Antonio Rudiger has been linked with a quite sensational January move to Barcelona.
The German defender has bizarrely fallen down the pecking order at Stamford Bridge and, given his contract is set to expire in 2022, Chelsea were reportedly happy to sell him this past summer. No takers emerged that time, but now the Spanish giants look like wanting to change that.
- Age: 27
- League stats at Chelsea
- Clearances: 252 (second-highest at club)
- Tackles: 93 (seventh-highest)
- Aerial duels won: 199 (second-highest)
- Long passes completed: 364 (highest)
- Football Index value: £0.61 (Buy)
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The answer is simple: depth.
Barcelona’s starting centre-backs are still top-class. Gerard Piqué is one of the very best defenders in the world and Clement Lenglet is a superb talent in his own right. The pair lack mobility, but are otherwise great.
Behind them however, Barcelona only have young Uruguayan Ronald Araujo. They lack a trusted fourth-choice option, so much so that Frenkie de Jong has been drafted in to play in defence with recent injuries and suspensions.
Barcelona were looking to sign Eric Garcia to fill that role, but couldn’t negotiate a fee with Manchester City. It’s likely the Blaugrana will try and sign Garcia again in January but if they are unable to – with negotiations not expected to be straightforward – Rudiger becomes the go-to option.
The positives are obvious: Rudiger possesses overwhelming quality (he’s still a Germany international and just two years ago was man of the match in an FA Cup final victory for Chelsea) both on and off the ball.
The negatives, well, there are none. Given the move would likely be a loan this really is a no-brainer for Barcelona. They’d get an experienced player, proven to be reliably international class, without having to pay a transfer fee they can ill-afford.
Moreover, Rudiger actually adds something Barcelona don’t have: athleticism. Araujo is an incredible physical specimen but is young and seems injury-prone, while Rudiger is a spectacular athlete with the kind of recovery pace Barcelona sorely lack at the back and at 1.90 metres is a phenomenal aerial presence.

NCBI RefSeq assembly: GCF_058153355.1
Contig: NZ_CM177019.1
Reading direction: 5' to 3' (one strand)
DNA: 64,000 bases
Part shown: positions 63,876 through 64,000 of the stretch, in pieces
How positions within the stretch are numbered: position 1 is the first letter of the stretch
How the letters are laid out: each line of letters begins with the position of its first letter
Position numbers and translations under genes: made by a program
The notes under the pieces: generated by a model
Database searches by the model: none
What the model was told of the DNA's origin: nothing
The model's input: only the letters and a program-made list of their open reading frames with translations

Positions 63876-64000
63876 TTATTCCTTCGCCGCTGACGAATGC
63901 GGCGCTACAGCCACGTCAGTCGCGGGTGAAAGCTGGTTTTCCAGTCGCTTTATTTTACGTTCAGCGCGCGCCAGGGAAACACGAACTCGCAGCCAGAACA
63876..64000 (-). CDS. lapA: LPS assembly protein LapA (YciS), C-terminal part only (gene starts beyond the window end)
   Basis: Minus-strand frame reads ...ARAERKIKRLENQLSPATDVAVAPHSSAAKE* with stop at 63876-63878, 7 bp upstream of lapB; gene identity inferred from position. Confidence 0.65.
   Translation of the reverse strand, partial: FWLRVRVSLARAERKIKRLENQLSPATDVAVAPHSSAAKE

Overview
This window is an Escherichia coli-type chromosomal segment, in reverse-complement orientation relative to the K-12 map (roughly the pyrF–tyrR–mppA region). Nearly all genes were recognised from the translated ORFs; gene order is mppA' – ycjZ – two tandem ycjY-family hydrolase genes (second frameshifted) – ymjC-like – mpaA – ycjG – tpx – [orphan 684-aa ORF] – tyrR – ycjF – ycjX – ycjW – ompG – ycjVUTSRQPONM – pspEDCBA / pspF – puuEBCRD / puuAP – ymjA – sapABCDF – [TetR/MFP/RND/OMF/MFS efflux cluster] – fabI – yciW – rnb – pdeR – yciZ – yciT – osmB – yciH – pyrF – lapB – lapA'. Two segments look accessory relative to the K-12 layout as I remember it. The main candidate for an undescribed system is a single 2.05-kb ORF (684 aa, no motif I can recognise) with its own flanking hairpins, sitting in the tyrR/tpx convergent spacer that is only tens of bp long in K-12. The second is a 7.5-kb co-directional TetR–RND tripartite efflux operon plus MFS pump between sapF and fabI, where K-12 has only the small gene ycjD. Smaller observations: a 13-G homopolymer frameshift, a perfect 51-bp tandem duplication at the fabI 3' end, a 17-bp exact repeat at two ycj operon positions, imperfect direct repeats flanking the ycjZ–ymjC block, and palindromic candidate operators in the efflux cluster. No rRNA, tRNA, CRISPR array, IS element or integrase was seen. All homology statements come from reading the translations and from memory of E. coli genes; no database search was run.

But he’s no slouch on the ball either. No Chelsea player has completed more long passes than he has since he moved to Stamford Bridge, and whilst he would not be able to match Lenglet’s ability to slice teams apart, he is comfortably on Piqué’s level in terms of passing.
Furthermore, Barcelona’s coach is one of the all-time great centre-backs in Ronald Koeman, so this loan could end up being the perfect platform for Rudiger to not only provide depth but genuine competition at the back but actually improve as a defender under Koeman’s tutelage (the Dutchman was the man who brought Virgil van Dijk into the Premier League, so safe to say he knows a good centre-back).
Having another centre-back as reliable as Rudiger could also allow Koeman to experiment with different systems, playing three at the back as a way to flood midfield without sacrificing width and pace, as well as insulating his best forwards from having to do too much tracking back which, given they are the 33-year-old Leo Messi and injury-prone Ousmane Dembélé (as well as 18-year-old Ansu Fati who is currently out injured), is a very good thing.
There are so many possibilities that would open up if Barcelona were to bring in Rudiger. Manchester City’s Garcia might be their Plan A, but the Catalan-born defender is average height and has no athletic gifts to speak of so he is no compliment to Piqué and Lenglet at all.
Garcia is someone who will no doubt represent a great addition for Barcelona in a year or so when he really develops the understanding and timing to go along with his already formidable instincts and technique. But Barcelona need someone to step in and perform right now. That means their Plan B, signing Rudiger on loan, is arguably a better choice than their Plan A of “bringing Garcia home”.
Barcelona might want Garcia, but they need Rudiger.